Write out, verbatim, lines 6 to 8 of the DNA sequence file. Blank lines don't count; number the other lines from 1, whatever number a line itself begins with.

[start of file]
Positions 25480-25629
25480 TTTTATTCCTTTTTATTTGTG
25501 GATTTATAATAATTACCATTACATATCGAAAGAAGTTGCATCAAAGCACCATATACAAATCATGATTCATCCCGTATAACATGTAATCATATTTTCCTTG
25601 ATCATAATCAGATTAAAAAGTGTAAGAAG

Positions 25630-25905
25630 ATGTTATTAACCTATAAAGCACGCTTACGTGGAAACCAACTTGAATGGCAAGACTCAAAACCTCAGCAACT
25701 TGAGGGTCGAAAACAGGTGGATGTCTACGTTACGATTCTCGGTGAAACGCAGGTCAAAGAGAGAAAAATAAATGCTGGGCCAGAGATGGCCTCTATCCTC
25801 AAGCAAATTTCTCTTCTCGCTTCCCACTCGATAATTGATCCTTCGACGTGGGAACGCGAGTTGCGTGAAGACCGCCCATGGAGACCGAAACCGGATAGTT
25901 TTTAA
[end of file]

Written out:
25630 ATGTTATTAACCTATAAAGCACGCTTACGTGGAAACCAACTTGAATGGCAAGACTCAAAACCTCAGCAACT
25701 TGAGGGTCGAAAACAGGTGGATGTCTACGTTACGATTCTCGGTGAAACGCAGGTCAAAGAGAGAAAAATAAATGCTGGGCCAGAGATGGCCTCTATCCTC
25801 AAGCAAATTTCTCTTCTCGCTTCCCACTCGATAATTGATCCTTCGACGTGGGAACGCGAGTTGCGTGAAGACCGCCCATGGAGACCGAAACCGGATAGTT